Russian Foreign Minister Sergey Lavrov responded by emphasizing the priority of protecting ‘Pridnestrovie’s residents’ and assuring that all requests undergo consideration by relevant Russian departments.

Lavrov’s statement suggests that the matter will be handled at a ‘working level,’ leaving the specific measures Moscow might take unclear based on Tiraspol’s mandate.


The CoD aimed to exert political pressure on Moldova’s constitutional reclamation efforts through global propaganda and psychological operations leading up to the event.

The final resolution specifically criticized Moldova’s actions in 2023 and 2024:

  1. Amendments to the Criminal Code (aka ‘law on separatism’). The legislation allows for the arrest of separatist ‘officials’ upon entering the constitutionally-controlled territory. This move isolates Tiraspol, with Ukraine being the sole communication channel to the outside world, despite closed border crossings. Some individuals, like the so-called Transnistrian ‘foreign minister,’ Vitaly Ignatiev, are also wanted in Ukraine.
  2. Customs duties. On 1JAN24, Moldova ceased exempting Transnistrian companies from customs duties, a practice maintained for the past 30 years. This aims to align Moldova’s customs code nationwide in line with the European Union ascension plan. The customs code affair also means a hard hit for the oligarchy’s pockets. The Transnistrian quote the following economic damage:
  • -18% customs revenue to the ‘state budget’
  • -31% excise duty
  • -13 million rubles, with a projected yearly rate of -150 million.
  • -$100 million costs for Transnistrian economic agents
  • -10% of ‘Transnistria’s GDP’
  1. Shift in peace talks format. For decades, the 5+2 negotiations format governed the peace talks following the 1992 war. However, since the Russian invasion of Ukraine in 2022, the 5+2 format has become untenable due to Russian participation. This also offered Moldova an opportunity to reset the peace effort, which was de facto frozen, and engage Tiraspol directly. Nevertheless, 1+1 negotiations took place in mid-January in Tiraspol, with Ukraine playing an active role in facilitating further engagements.


Russian President Vladimir Putin did not mention nor reference Moldova, Transnistria, or the tensions between the two in his yearly address to the State Duma.

Given the shy resolution of the Tiraspol CoD, it was unlikely that Putin was planning to recognize and annex Transnistria as alerted by a Transnistria oppositionist.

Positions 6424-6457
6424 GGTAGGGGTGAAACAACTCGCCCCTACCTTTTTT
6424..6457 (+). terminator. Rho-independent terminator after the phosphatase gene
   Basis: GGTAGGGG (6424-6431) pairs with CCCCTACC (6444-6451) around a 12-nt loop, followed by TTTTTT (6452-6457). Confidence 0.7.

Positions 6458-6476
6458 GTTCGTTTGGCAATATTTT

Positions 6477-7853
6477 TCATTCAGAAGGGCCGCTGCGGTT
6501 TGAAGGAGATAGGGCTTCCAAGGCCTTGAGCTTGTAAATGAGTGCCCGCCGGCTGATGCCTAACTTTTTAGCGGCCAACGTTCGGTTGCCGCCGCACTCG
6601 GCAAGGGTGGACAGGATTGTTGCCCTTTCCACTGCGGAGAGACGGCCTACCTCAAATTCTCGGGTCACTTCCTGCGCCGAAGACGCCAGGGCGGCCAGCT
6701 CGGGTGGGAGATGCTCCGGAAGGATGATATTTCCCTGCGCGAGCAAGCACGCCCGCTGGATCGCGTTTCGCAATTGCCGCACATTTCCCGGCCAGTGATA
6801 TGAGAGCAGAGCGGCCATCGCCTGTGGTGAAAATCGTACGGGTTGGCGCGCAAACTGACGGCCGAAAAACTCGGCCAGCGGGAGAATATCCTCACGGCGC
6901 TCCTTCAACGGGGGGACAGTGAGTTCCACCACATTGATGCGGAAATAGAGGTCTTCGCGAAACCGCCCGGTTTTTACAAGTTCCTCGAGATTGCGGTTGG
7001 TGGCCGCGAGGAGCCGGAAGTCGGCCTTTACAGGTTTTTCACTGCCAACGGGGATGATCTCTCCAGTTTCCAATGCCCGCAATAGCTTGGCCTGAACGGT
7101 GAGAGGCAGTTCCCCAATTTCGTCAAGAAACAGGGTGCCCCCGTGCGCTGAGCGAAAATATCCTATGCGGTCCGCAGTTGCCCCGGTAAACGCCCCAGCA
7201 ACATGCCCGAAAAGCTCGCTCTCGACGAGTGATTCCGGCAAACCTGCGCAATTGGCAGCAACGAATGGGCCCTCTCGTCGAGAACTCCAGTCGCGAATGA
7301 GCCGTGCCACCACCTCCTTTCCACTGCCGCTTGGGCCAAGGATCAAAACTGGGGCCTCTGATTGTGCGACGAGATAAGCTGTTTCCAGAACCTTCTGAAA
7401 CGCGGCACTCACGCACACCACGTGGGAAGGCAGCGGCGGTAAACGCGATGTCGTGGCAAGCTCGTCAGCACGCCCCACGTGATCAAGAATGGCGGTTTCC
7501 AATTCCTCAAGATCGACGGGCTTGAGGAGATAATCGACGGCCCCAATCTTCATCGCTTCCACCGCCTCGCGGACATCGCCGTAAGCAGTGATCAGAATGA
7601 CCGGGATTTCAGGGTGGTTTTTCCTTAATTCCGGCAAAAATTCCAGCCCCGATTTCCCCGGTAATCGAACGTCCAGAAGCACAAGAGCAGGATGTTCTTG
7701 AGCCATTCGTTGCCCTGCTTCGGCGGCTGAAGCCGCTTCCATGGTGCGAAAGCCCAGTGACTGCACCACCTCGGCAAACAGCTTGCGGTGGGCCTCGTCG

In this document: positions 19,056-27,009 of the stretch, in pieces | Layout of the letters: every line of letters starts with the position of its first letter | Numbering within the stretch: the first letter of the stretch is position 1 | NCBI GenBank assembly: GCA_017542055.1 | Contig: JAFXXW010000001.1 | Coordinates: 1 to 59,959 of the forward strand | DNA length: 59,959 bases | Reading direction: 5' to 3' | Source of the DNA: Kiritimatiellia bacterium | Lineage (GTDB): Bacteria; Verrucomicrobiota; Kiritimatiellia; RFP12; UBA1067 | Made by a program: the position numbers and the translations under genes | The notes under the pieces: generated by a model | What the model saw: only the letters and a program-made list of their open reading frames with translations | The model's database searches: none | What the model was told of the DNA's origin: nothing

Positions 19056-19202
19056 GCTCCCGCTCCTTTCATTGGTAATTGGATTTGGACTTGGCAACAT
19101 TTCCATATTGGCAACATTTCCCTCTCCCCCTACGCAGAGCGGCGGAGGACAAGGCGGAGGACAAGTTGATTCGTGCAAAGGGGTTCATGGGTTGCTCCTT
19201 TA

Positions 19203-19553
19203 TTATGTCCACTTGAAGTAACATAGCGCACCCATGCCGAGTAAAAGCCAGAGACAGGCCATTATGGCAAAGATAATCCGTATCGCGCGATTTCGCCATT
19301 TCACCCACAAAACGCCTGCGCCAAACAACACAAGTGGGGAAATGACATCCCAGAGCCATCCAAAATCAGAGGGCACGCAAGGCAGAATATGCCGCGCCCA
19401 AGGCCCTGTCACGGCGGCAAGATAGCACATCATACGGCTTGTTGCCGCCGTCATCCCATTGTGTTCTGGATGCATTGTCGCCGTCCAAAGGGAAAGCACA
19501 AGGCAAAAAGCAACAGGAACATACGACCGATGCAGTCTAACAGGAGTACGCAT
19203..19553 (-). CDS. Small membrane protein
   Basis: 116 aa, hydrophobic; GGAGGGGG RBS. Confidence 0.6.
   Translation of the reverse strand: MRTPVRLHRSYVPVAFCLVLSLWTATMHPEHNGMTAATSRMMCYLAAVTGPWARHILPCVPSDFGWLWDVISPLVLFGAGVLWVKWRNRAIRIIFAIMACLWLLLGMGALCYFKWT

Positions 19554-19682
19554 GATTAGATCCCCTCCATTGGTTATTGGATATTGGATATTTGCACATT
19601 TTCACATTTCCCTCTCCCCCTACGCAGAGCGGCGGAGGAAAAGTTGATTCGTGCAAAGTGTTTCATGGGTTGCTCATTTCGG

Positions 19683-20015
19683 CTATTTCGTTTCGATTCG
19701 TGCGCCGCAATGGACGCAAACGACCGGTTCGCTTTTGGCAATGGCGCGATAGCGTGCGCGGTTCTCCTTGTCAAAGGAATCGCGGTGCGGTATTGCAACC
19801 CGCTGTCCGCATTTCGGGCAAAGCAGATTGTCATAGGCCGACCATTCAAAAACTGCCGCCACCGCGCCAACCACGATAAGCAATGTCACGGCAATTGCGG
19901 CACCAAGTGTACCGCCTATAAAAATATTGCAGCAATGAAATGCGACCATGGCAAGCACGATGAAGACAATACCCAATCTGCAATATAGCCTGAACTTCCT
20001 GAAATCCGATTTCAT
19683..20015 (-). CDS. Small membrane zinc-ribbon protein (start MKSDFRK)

T-Intelligence assessed that Russian measures are possible but that these would be exclusively limited to the political and economic spheres. This is in line with the explicitly worded request for ‘diplomatic measures’ and the deteriorating economic situation in the breakaway region. 

The only person to talk about the events in Transnistria was Russian Senator, First Deputy Chairman of the Defense Committee of the Federation Council Vladimir Chizhov, who said Russia is ready to support Transnistria and criticized the government in Chisinau for its ‘pro-Western leadership.’ When asked about the type of support, Chizhov refused to elaborate static cryptically ‘in proportion to the challenges that exist.’ 

This reinforces the T-intelligence assessment that the Transnistrian file is delegated at lower working levels and does not represent a priority for the Russian presidential administration. 


T-Intelligence maintains its yearly threat assessment, emphasizing that 2024 remains a high-risk year for potential Russian aggression against Moldova, military or otherwise, as Chisinau advances on European integration and constitutional reclamation.

Some fixed ‘blind summits’ are the Moldovan presidential elections, the Moldovan referendum on EU integration, the anticipated Transnistrian energy crisis in Q4 2024, and others. However, Ad-hoc episodes of escalation may pop up along the way, as the current tensions have proven.

Readers of the Moldova/Transnistria Security SitReps could track the developing warnings and indicators as they progressed through the past months, especially in January.